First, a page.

[whatwg] 'datetime-local' and 'datetime' comments
ian at hixie.ch
Wed Nov 21 21:15:39 PST 2012
On Wed, 21 Nov 2012, Mounir Lamouri wrote:
> On 20/11/12 06:17, Ian Hickson wrote:
> > FWIW, the UI I'd expect for today's datetime, maybe renamed to
> > "datetime-global", would be a date/time picker that works just like
> > the one without a timezone, except that it then converts the time you
> > give into UTC. So far example, I'm in the PST time zone, so if I said
> > November 19th, 5pm, it would send that as November 20th, 1am UTC.
> Then, maybe a better naming could be "datetime-utc"?
I think that would mislead authors into thinking that the UI that users
will see is one that asks for a UTC time. That kind of UI is the worst UI
for this kind of feature, so that would be misleading.
> > The idea is to be able to get a precise time from the user without
> > having to worry about what time zone the user's in, and without the
> > user having to worry about what time zone other users are in. This
> > would be very useful for scheduling global events, e.g. when a hangout
> > is to happen, or when a game is to start, etc. I really don't think
> > this is a rare thing. In fact I think mostly it's the one to encourage
> > people to use, which is why it's called "datetime" currently, with the
> > one without timezones, which I think will overall be rarer, having the
> > longer name.
> I feel like the main issue is that we disagree in which type is the most
> used. I guess it highly depends on who you ask. I tend to book way more
> often trains or flights than I arrange meetings.
It's not a question of which is _used_ more, it's a question of which is
_authored_ more. As far as I can tell, the use cases for floating times
are basically cross-time-zone transport facilities, e.g. plane tickets,
while the use cases for absolute times are anything involving coordination
amongst multiple people in multiple time zones, e.g. meetings (in person
or online), game events, product launches, online live streaming events...
You might book more tickets than you organise meetings, but there are far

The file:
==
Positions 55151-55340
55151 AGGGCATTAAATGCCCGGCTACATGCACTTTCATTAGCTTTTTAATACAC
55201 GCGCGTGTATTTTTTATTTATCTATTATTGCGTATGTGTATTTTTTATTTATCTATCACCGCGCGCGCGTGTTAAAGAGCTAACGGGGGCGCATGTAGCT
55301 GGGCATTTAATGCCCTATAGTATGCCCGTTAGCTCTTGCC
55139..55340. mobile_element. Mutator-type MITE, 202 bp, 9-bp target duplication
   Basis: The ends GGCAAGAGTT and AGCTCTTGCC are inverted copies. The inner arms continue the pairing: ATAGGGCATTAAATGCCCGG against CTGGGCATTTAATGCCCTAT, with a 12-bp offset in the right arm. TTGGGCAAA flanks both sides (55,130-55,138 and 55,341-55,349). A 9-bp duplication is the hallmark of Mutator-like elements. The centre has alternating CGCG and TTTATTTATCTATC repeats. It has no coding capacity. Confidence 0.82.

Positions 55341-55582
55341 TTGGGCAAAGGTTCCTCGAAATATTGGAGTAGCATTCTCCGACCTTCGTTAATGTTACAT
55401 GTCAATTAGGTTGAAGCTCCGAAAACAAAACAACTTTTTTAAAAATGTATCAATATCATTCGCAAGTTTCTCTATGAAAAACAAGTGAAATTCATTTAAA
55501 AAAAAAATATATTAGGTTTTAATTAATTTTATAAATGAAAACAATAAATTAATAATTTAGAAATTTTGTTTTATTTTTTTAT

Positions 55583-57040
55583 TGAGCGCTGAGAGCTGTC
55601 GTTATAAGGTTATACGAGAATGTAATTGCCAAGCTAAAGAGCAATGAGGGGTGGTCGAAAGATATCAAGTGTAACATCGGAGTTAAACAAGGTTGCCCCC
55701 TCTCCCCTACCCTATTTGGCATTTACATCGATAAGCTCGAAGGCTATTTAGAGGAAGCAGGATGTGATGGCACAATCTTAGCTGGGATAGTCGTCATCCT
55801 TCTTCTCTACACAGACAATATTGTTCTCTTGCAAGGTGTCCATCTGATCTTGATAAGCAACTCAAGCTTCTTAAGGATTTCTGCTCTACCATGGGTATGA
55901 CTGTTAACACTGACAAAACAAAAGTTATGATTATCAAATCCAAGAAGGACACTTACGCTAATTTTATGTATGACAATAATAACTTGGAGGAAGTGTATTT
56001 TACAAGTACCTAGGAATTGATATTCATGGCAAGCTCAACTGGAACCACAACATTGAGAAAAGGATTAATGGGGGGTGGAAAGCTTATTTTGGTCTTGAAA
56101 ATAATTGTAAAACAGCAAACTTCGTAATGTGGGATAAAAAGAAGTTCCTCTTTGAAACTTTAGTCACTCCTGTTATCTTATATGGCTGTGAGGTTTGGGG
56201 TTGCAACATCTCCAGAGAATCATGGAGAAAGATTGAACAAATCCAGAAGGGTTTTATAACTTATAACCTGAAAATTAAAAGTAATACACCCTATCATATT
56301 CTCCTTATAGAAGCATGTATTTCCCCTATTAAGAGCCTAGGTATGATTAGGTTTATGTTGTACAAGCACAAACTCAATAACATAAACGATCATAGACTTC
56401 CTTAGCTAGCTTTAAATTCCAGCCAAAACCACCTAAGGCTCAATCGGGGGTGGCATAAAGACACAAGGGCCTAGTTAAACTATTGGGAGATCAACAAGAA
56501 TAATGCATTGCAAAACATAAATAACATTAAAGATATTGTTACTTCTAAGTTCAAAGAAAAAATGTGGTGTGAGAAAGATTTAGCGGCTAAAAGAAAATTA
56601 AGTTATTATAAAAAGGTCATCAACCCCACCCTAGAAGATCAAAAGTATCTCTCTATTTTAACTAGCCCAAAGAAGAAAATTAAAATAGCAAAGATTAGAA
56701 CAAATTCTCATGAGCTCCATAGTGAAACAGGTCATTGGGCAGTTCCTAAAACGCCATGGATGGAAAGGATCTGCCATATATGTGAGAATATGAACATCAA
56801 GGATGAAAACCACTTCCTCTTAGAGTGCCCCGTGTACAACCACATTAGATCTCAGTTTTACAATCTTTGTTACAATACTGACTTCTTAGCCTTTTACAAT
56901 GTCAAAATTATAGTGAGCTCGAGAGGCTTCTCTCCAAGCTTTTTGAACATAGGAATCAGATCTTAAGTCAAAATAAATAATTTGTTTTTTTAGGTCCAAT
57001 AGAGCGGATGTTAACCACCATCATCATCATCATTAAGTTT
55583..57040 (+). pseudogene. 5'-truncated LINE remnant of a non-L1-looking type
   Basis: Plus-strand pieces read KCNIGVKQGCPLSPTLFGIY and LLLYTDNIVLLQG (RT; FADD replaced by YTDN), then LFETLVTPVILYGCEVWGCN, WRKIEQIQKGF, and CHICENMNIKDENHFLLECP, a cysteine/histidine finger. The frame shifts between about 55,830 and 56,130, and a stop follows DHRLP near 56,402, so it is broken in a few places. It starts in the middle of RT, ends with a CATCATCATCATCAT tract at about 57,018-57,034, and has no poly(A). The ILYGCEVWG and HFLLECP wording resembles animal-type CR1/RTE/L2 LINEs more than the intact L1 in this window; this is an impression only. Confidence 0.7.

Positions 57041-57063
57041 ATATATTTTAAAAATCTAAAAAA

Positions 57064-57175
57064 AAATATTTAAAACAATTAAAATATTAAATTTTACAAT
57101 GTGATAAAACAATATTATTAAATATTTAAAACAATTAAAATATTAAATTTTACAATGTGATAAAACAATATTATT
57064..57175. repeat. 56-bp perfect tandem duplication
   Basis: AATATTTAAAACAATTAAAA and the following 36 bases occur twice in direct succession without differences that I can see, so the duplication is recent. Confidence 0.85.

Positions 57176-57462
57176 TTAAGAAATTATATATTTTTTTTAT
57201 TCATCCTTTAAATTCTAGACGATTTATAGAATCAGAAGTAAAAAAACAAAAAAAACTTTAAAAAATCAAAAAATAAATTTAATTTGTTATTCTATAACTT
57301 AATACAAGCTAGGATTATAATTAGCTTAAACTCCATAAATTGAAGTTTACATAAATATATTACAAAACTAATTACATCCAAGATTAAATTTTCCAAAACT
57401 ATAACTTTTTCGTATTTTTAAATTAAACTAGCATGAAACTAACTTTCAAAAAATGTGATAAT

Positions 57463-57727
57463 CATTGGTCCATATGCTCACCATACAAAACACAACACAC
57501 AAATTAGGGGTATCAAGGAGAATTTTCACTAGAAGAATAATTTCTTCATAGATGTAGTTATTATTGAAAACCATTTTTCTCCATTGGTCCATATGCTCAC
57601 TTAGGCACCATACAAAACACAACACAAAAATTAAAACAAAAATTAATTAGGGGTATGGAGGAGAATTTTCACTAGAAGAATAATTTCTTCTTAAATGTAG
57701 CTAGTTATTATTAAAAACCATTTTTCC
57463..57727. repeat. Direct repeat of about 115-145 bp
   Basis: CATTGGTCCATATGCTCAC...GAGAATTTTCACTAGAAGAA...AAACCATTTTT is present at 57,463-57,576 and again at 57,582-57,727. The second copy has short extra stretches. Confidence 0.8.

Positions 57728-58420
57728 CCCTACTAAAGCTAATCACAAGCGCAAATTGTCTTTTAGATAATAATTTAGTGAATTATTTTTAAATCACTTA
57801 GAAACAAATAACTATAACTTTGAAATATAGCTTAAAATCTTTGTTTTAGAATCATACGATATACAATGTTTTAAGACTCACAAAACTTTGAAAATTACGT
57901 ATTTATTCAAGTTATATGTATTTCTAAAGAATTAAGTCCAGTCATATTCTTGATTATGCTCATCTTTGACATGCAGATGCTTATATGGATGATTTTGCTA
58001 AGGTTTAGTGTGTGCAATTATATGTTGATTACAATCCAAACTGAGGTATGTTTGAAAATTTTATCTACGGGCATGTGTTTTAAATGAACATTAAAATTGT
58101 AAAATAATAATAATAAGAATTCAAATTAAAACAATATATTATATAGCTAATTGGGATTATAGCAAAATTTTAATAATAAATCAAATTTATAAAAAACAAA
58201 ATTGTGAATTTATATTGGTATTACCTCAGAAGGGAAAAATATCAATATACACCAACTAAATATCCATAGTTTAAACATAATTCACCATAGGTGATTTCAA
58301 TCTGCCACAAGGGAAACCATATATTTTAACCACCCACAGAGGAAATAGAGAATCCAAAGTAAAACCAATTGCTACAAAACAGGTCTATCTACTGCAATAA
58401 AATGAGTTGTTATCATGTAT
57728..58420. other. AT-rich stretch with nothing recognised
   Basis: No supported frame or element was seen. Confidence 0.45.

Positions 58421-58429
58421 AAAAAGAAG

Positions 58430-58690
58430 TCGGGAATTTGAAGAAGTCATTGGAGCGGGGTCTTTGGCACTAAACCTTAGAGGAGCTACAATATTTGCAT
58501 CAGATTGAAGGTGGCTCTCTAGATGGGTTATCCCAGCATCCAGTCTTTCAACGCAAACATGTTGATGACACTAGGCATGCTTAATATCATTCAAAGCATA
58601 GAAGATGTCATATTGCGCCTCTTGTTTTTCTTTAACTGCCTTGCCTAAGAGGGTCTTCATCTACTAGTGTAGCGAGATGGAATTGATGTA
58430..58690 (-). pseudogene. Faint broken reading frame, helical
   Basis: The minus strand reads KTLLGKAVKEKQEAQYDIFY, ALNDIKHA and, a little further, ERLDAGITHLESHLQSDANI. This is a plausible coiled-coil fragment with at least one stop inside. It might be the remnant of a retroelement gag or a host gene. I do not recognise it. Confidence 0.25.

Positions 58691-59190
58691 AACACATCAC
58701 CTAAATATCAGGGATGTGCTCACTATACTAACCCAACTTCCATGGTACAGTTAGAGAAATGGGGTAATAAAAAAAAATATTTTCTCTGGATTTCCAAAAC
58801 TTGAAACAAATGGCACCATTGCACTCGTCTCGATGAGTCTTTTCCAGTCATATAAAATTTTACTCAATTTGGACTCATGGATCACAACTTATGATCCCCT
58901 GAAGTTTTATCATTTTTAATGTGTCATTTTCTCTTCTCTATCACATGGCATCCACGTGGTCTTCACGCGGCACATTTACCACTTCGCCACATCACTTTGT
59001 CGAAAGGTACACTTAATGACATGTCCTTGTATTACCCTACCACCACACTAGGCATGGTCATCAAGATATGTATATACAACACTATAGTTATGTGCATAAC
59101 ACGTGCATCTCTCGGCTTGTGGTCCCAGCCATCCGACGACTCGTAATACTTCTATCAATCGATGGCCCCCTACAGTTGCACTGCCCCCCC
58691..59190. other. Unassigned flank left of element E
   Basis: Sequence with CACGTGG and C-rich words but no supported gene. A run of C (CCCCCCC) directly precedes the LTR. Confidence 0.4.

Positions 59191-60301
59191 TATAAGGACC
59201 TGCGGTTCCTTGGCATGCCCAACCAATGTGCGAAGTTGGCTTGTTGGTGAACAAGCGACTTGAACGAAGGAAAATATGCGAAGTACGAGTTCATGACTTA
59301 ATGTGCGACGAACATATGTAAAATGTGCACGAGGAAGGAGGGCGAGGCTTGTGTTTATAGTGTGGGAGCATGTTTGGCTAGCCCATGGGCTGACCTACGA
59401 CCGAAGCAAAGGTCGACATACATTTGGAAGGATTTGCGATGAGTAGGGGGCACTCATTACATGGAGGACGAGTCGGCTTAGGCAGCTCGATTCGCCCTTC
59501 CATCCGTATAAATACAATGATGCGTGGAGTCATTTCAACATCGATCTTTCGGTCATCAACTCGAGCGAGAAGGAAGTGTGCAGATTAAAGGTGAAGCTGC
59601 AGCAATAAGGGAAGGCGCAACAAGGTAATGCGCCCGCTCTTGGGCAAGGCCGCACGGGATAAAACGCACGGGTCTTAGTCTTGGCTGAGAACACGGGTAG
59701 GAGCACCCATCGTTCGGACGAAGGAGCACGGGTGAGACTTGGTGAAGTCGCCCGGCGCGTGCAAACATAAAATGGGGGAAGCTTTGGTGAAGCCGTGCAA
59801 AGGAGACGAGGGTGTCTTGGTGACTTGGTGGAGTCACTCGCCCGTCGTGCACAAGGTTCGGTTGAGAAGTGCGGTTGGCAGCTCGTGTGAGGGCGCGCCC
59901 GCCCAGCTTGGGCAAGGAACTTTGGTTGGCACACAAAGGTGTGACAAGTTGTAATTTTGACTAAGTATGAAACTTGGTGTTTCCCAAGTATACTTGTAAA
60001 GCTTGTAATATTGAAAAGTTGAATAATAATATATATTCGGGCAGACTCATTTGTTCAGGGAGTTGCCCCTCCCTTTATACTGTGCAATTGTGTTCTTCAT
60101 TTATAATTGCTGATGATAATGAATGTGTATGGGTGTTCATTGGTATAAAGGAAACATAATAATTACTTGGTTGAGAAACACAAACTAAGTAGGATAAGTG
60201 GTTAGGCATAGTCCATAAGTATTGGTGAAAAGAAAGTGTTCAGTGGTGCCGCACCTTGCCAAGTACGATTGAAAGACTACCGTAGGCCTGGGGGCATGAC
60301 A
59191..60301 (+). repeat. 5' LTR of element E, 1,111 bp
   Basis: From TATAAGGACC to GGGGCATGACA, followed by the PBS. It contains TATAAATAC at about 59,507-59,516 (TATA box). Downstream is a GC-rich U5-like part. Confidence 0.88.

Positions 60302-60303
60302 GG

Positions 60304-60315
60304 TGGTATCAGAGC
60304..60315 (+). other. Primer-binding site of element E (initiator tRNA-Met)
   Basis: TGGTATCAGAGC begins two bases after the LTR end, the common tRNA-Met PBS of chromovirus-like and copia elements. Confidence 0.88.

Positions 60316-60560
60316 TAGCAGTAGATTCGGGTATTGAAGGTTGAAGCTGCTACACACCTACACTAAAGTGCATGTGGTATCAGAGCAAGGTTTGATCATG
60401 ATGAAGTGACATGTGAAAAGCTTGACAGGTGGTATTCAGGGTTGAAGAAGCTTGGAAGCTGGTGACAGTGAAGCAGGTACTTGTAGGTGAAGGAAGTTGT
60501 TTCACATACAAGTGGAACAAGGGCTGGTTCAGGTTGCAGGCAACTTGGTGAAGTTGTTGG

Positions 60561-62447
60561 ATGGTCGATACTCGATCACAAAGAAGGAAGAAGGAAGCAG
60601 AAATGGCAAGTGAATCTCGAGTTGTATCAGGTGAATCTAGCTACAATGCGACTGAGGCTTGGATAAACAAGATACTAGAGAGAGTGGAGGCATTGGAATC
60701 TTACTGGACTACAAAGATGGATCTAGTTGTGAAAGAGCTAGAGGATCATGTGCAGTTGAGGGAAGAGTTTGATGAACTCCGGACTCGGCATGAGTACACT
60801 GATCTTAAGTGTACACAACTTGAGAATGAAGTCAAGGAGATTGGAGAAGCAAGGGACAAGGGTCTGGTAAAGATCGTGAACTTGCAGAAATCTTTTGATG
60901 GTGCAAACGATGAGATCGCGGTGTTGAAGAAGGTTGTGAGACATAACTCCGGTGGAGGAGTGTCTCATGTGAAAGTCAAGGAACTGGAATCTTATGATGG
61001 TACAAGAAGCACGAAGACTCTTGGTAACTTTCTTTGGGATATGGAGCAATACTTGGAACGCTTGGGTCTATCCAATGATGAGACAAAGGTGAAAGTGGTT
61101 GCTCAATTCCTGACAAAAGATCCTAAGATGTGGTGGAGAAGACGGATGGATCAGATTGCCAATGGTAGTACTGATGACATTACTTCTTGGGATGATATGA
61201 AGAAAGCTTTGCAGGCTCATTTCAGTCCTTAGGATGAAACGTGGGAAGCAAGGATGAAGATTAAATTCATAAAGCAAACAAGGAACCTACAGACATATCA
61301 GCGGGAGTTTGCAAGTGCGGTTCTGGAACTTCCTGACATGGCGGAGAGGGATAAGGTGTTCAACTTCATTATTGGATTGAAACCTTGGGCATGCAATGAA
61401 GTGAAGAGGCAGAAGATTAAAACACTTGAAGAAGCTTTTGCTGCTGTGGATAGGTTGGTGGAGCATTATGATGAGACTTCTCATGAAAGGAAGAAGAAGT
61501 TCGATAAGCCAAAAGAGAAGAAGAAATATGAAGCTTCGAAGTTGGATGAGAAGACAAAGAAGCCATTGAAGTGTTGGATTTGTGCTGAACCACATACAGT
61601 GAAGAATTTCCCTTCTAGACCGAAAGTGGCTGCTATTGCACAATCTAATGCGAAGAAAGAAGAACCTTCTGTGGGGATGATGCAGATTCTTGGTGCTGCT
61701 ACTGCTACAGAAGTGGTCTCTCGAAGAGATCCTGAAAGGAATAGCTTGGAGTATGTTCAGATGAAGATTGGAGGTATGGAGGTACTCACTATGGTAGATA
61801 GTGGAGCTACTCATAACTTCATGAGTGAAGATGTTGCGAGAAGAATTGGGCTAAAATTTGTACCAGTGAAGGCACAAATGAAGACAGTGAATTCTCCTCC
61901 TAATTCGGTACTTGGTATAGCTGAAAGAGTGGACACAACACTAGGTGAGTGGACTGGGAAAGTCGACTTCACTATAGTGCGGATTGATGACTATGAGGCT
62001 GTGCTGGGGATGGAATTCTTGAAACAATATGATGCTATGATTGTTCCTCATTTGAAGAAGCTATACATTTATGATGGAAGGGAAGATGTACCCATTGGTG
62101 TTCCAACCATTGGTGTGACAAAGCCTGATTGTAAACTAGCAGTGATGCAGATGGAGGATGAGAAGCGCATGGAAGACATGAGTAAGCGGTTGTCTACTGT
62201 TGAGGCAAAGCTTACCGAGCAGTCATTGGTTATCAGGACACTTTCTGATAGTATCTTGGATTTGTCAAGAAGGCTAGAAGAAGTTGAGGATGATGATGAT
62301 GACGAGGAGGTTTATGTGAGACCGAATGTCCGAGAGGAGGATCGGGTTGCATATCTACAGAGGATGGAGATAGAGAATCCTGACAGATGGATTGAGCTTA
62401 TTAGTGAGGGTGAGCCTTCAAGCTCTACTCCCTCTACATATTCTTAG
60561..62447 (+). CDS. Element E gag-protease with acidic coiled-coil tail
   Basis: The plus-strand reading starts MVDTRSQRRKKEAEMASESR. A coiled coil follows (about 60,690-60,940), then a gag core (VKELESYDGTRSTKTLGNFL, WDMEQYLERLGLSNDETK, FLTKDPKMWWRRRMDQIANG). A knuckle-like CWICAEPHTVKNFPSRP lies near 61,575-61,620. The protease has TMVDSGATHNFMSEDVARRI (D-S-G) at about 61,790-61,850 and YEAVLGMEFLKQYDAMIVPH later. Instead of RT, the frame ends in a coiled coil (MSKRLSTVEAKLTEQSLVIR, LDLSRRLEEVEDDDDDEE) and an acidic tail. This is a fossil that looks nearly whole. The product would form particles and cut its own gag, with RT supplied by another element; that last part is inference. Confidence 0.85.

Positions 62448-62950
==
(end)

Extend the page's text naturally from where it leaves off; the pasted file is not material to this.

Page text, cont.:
more people doing cross-time-zone multi-person events than there are
people selling plane and cross-continental plane tickets, IMHO.
> > I agree that existing UIs are unfortunate, but they should be fixed.
> > It would be unfortunate to push people towards the timezone-less
> > control just because we screwed up the UI and then renamed the type in
> > shame.
> What do you think would be a good UI? Does something that would allow
> selecting a date/time in the current user's TZ and then have the
> information sent to the server in UTC would be a good UI?
That would probably be a reasonable first UI. A more mature UI would also
let you pick the time for a specific other time zone (e.g. because you
know you'll be there), or compare multiple time zones at the same time to
pick a time convenient for multiple people, etc.
> But then, there would be no real difference between the "datetime" and
> the "datetime-foo" widget, right?
There doesn't have to be a difference between any of the widgets. They
could all just be a text field. I wouldn't recommend getting rid of all
the values though. :-)
> If the main difference between "datetime" and "datetime-foo" is the
> format of the value we send to the server, can't we simply always send
> the timezone information? So, servers who care about the user's timezone
> could do the conversion, and others could simply ignore the information.
I don't think the controls should be the same.
Even if they were, I don't think we should encourage authors to consider
the time zone field meaningful. That's just asking for errors. Time zone
manipulation can get really complicated. Did you know that Libya just
changed time zone this month? And if you start dealing with things like
daylight savings time, it can become positively ridiculous, having to
track the whims of goverments around the world.
IMHO, we really want all the complicated time zone manipulation to happen
either on the client (where we only have to worry about a small number of
expert implementors), or in display code, where the impact of errors is
just render-time, not in the database. Back-end code should really only
have to worry about one time zone for everything.
Also, it's really weird to have the client send a time and then
intentionally ignore the time zone. That just seems wrong.
Ian Hickson U+1047E )\._.,--....,'``. fL
http://ln.hixie.ch/ U+263A /, _.. \ _\ ;`._ ,.
Things that are impossible just take longer. `._.-(,_..'--(,_..'`-.;.'
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